DEC staff, in partnership with researchers from SUNY ESF, are conducting a study to better understand fisher population dynamics and survival across the agency’s Northern Zone in Northern New York. [Read more…] about Update on Northern New York Fisher Population Study
The barred owls I hear hoo-hoo-hoo-hooing, maybe, or the chittering red squirrels. And, chances are, there are raccoons in some of those hollows, high above the ground. [Read more…] about New York’s Raccoons in Spring
As leaves erupt from their buds on hardwood trees, which will cloak all of New York terrain again in green, red fox pups venture from their dens and begin to experience our vast, lush spring landscape. [Read more…] about Red Foxes Are Denning
When I was growing up, my family rented a vacation home on a mountain in southern Vermont. One night we were awakened by our dogs barking. Soon we heard a persistent gnawing on the outside of the house. My Dad went to investigate. His flashlight beam revealed a large porcupine with black, beady eyes. My father scared it away, but it returned other nights. [Read more…] about A Porcupine’s Salt Cravings
One summer we had an ongoing battle with a woodchuck. Unbeknownst to us, it had dug a burrow in an ideal location — in the center of our dense raspberry patch, about 10 feet from our vegetable garden. The woodchuck then dug a hole under the garden fence and feasted on beans, peas, and other tender vegetables.
We filled the hole and placed a large rock over it. The next day the rock had been moved and the hole re-dug. We tried more rocks, then sheets of metal roofing, but every day these barriers were removed. Finally we put a Havahart trap near our garden — and caught a young skunk (which was released, very carefully)! [Read more…] about Appreciating New York’s Woodchucks
Winter is the time when wildlife activity ebbs. Many residents of our fields and forests have retreated to shelters beneath the surface of the soil in an attempt to escape this season of low temperatures, snow and ice, and little if any food.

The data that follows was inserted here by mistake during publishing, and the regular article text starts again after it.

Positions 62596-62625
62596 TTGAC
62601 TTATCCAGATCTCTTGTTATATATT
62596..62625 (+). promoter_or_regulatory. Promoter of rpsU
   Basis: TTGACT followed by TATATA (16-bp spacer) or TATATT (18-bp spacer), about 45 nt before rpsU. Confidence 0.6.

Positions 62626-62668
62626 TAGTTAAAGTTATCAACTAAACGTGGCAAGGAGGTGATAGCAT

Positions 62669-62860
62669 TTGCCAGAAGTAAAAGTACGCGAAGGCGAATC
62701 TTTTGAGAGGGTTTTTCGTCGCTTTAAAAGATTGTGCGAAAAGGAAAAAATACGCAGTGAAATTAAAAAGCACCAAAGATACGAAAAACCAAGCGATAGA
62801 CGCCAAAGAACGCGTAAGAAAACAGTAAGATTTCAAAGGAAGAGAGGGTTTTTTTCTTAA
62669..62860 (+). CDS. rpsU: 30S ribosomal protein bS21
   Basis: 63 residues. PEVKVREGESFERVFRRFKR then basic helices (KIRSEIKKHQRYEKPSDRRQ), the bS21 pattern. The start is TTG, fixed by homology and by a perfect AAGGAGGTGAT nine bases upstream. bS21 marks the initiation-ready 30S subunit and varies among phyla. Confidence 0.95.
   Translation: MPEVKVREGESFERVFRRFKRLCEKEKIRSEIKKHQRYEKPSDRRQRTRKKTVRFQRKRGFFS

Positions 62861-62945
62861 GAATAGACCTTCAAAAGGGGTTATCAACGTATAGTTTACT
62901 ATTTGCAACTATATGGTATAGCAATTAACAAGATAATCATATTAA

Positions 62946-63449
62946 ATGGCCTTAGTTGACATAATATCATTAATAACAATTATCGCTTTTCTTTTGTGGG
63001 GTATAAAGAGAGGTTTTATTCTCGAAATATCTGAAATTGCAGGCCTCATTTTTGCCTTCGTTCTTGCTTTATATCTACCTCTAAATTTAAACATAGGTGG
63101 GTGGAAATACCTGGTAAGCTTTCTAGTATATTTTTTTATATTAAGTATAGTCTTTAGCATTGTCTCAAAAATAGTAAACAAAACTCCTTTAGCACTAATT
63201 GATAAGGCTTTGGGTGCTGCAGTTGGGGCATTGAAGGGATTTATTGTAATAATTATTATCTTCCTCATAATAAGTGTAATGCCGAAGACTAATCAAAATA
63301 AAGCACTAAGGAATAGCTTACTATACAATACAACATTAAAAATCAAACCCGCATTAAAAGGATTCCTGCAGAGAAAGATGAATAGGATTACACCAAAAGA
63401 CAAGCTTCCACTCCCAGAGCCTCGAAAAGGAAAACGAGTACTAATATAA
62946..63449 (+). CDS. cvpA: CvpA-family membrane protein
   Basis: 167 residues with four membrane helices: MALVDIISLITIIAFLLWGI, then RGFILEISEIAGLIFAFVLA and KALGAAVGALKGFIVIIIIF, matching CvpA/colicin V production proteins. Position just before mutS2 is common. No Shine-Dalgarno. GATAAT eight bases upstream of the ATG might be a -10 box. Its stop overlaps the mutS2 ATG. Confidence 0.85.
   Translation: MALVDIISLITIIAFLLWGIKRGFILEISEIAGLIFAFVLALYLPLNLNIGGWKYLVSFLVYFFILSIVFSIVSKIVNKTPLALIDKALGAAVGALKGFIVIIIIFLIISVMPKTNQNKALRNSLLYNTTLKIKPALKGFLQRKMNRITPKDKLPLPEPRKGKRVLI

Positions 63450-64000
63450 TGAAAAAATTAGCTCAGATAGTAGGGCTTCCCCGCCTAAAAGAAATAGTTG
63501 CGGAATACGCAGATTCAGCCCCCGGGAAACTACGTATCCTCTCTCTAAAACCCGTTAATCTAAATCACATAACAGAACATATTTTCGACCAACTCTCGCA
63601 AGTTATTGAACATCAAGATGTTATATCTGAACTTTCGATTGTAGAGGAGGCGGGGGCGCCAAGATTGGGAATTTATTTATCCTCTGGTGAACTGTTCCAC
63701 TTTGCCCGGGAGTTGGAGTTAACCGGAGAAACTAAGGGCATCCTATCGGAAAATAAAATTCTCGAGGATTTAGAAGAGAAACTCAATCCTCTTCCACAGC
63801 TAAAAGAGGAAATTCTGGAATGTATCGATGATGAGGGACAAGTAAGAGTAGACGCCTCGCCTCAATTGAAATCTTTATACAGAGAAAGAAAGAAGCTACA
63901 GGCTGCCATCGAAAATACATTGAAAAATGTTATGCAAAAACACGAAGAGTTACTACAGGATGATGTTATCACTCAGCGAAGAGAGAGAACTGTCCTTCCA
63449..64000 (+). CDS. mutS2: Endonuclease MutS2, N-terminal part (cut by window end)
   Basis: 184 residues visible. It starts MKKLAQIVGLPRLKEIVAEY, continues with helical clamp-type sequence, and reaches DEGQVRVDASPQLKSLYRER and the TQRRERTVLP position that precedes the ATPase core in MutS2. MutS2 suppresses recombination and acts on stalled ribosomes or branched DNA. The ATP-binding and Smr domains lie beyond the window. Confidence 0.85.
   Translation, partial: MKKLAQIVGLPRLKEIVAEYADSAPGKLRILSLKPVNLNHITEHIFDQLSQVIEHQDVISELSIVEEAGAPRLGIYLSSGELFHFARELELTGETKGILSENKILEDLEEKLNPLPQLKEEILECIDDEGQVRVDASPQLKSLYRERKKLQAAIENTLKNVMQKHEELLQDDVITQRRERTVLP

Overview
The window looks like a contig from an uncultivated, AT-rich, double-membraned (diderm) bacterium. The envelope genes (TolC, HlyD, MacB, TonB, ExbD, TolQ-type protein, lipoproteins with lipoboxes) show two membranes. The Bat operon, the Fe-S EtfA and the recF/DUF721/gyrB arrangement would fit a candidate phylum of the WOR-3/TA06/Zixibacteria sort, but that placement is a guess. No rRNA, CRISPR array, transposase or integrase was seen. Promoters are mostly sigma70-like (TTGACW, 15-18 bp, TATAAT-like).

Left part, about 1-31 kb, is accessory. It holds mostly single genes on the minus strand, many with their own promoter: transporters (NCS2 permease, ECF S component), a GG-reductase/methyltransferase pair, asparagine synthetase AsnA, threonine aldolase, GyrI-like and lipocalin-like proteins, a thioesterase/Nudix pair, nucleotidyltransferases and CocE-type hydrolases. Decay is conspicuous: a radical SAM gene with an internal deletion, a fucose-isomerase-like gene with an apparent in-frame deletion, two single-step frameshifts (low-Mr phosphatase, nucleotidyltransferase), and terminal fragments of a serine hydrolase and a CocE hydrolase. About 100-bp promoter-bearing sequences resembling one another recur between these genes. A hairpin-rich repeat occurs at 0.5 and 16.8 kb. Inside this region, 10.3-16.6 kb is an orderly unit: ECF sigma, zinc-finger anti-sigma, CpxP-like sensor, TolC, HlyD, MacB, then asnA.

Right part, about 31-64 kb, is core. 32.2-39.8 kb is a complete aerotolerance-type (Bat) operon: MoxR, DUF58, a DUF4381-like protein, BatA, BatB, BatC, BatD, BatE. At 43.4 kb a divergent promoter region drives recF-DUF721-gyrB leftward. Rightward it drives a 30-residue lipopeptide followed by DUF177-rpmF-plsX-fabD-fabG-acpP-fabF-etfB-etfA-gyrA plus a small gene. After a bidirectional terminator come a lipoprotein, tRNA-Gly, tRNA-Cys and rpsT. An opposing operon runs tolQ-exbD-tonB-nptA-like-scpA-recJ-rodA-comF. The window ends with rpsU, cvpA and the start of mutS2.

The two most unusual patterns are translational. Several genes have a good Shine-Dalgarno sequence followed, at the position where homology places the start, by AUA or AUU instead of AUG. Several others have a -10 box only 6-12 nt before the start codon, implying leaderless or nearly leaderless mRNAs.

The woodland jumping mouse (Napaeozapus insignis) is one member of our wildlife community that retires to the seclusion of a cushiony nest underground and lapses into a profound state of dormancy, known as true hibernation, for roughly six months beginning sometime in mid-October. [Read more…] about Our Hibernating Jumping Mice
Early March is the time of the year when the snow pack in Northern New York typically reaches its greatest depth. Yet, this period produces some of the most favorable conditions for the varying hare, also known as the snowshoe rabbit, a common denizen of our dense conifer forests. [Read more…] about The Snowshoe Hare in Early March
With plenty of snow on the ground and a full moon on Saturday, this weekend promises to be one of those occasions when enough natural light will exist to venture outside and explore the nocturnal side of nature.
Taking a night time stroll can be quite exciting, especially during the latter part of February, as this is the time of year when the yelps and howls of the coyote, that signals the onset of its mating season, can often be heard. Likewise, both the red and gray fox will soon be entering their breeding periods, and their vocalizations may also break the stillness of the night.
I watched the 1993 film Groundhog Day featuring Bill Murray quite a few times. Or at least it felt that way. Just as February 2nd was on a nonstop loop in the movie, Groundhog Day 2021 felt pretty much the same as previous ones. Really, it’s a perfect holiday for early February as we struggle to resist the urge to hibernate. At this time of year, each morning holds the same ritual: we stumble out, semi-conscious, in the morning to defrost the car, shivering under an unchanging gray sky, wondering what day of the week it is. We probably couldn’t handle an exciting holiday this early in the year. [Read more…] about Groundhogs, Again
It must be hard to foster a decent public image if your family was responsible for spreading the plagues across Europe, Asia and North Africa that killed between 75 and 200 million people. If rats were able to launch a rebranding campaign, it would never work. I imagine that even NetReputation.com would throw up their hands and give a refund. [Read more…] about Rats! The Frenemy Among Us